As we head into the fall ERP user convention season, it feels similar to sitting through an endless episode of “Leave it to Beaver.” Listening to Larry Ellison at Oracle Open World, Bill McDermott at SAP’s ASUG Sapphire, Kevin Samuelson at Inforum or Darren Roos at IFS World Conference, it seems the ERP vendors’ world was created by the same writers of the 50’s sitcom.
For you younger folks who are not catching the reference here, Google “Leave it to Beaver” and you will find the summary description of a show that brings the “wholesomeness of 1950s and `60s TV, where dad Ward Cleaver always gets home in time for dinner, mom June cleans the house wearing a dress and pearls, and kids Wally and the Beav always learn a lesson by the end of the episode.” Essentially, everything is perfect.
Deep down, we know this is simply not the case. Life is certainly not what the Beav experienced and transformations are difficult, which is why so many ERP implementations fail. Few who have experienced an implementation describe it as utopia but is a necessary part of business today. Yet when we sit and listen to the recent enhancements, the potential of emerging technologies and the select (and in many cases paid) customer success stories, it is difficult not to have a sense a content, similar to Ward when he would come home to a clean house and freshly brewed tea.
As you attend one or more user conferences for any of the top ERP systems this fall, keep in mind these conferences are structured for the following reasons:
To keep current clients engaged: Buyer’s remorse is a terrible feeling, especially after a multi-million-dollar ERP investment. ERP vendors get this and structure these events to cater to existing clients and make them feel loved. It is also an opportunity to educate and keep clients up to date on software enhancements.
To upsell current clients: Who’s not being pushed to the “cloud” these days. Who doesn’t need artificial intelligence in ERP software, robotics and whatever new functionality has come out in the last year. Getting all users of one software product in a big room and having celebrities stress the importance of staying ahead with your technology can send a powerful message.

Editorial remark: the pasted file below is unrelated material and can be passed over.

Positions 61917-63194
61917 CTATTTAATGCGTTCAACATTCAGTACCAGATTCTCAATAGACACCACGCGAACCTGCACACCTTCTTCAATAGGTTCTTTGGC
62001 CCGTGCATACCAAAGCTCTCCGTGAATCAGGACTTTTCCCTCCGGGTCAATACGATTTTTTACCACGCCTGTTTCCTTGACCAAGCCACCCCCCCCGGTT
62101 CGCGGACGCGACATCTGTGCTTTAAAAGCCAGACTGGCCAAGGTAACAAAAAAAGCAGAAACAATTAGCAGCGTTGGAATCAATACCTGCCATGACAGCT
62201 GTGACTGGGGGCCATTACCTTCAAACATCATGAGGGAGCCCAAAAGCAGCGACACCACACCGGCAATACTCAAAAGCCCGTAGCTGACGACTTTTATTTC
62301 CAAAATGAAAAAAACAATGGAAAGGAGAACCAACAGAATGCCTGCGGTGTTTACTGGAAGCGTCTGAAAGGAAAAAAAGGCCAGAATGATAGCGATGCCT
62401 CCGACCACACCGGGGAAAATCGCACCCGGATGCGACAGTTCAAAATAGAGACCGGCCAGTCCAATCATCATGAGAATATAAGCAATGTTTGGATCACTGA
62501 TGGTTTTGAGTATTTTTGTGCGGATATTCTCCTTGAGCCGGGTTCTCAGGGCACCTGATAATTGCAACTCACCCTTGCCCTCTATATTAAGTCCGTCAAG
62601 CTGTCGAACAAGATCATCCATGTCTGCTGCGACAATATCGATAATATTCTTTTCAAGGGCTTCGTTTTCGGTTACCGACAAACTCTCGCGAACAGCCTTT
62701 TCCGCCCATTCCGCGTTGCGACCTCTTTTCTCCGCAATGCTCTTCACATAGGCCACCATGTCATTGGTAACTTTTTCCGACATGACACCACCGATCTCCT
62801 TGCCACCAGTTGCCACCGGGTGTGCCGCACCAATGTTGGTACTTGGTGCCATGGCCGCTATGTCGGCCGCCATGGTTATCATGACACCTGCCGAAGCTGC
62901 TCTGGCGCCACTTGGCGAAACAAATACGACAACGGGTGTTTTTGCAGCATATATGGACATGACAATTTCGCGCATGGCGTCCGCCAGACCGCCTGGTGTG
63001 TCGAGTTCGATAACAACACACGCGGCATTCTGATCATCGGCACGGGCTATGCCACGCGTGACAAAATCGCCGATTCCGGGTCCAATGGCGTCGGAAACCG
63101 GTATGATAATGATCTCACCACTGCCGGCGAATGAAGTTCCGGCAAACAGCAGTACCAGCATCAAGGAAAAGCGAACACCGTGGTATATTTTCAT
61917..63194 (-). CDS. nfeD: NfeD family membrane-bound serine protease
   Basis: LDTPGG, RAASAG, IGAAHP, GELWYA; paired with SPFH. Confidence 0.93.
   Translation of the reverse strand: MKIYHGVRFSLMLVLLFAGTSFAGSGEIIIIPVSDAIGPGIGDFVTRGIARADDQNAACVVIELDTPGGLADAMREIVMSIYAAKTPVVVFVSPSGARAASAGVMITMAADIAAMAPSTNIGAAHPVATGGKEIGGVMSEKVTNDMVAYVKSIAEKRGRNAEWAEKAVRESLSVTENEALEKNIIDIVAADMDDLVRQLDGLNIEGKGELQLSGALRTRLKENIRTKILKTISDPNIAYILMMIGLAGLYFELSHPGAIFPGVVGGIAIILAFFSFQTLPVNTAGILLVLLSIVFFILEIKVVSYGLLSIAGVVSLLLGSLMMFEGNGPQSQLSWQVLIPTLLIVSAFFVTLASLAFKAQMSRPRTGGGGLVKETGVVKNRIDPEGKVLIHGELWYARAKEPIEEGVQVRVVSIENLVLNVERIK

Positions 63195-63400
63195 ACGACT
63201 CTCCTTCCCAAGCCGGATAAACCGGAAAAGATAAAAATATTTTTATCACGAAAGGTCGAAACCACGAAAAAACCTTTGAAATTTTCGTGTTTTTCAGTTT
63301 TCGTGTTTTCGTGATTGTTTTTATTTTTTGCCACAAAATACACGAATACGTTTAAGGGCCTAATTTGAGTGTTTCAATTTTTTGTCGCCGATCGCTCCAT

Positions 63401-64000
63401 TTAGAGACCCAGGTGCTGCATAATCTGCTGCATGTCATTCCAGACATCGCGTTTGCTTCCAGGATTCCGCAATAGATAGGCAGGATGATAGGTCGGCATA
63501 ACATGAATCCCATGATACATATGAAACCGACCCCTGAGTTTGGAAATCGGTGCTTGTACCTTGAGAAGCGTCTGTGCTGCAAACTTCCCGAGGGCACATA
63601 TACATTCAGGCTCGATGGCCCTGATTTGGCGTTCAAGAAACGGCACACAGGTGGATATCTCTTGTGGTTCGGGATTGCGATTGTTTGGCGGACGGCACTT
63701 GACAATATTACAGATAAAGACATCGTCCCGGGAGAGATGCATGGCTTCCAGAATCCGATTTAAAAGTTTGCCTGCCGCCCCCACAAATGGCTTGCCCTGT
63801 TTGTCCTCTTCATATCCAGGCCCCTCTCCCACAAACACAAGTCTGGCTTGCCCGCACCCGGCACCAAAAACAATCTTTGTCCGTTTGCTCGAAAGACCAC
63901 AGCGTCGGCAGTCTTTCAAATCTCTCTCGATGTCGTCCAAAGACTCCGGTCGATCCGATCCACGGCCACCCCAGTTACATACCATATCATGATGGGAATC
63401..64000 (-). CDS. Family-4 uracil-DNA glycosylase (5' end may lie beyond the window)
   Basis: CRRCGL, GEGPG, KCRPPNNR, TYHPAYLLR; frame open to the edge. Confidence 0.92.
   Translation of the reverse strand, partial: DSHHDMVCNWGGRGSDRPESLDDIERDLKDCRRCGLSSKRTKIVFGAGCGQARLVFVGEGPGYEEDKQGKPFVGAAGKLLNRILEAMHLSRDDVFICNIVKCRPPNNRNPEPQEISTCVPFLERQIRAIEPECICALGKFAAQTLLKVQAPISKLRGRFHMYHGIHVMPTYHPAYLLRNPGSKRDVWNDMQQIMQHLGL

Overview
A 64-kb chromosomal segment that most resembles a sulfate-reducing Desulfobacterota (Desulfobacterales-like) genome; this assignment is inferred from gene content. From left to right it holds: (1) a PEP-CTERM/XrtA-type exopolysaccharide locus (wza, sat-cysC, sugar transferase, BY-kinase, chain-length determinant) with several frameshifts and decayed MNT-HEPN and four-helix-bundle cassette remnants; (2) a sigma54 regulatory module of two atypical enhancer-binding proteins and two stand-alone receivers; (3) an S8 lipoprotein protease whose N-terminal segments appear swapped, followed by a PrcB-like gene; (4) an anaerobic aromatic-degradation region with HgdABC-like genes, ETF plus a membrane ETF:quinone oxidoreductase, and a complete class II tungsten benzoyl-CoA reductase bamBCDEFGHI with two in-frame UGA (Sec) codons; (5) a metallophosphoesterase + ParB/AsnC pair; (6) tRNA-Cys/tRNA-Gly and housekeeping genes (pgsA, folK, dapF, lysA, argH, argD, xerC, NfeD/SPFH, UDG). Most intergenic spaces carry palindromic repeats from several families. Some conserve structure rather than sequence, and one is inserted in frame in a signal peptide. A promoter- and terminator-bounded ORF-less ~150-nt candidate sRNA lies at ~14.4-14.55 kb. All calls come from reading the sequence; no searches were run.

To attract potential clients: These are the people who are not paying to attend and who don’t pay for their own dinner. Being surrounded by nothing but positive message and without competing vendors, what a perfect sales scenario. If you are a larger target client, be ready to be guided through the event and not given a chance to stray or talk to anyone who might steer you in another direction (competing vendors, dissatisfied clients, general naysayers, etc.). Be especially careful if attending Workday Rising as this is considered a private event and they will only let you in if you are a customer or prospective customer. If you’ve ever sat through an Amway presentation you know what’s coming.
To make money: Ideally, a direct profit can be drawn if run properly, but ultimately, these events are in place to boost overall profitability in one way or another. Besides the previous points, this is also time for vendors to sell booths to sponsoring consultants and supporting products. The influence of big systems integration partners and resellers simply adds to the aura of simplicity and perfection.
If you attend with an understanding of what to expect you should be good to go. These are great opportunities to learn about your current or prospective software supplier and see what they are all about. If you see or hear something that sounds like “ERP is easy, ERP is for everyone, ERP is all reward and no risk and life is all about apple pie,” just “Leave it to Beaver”.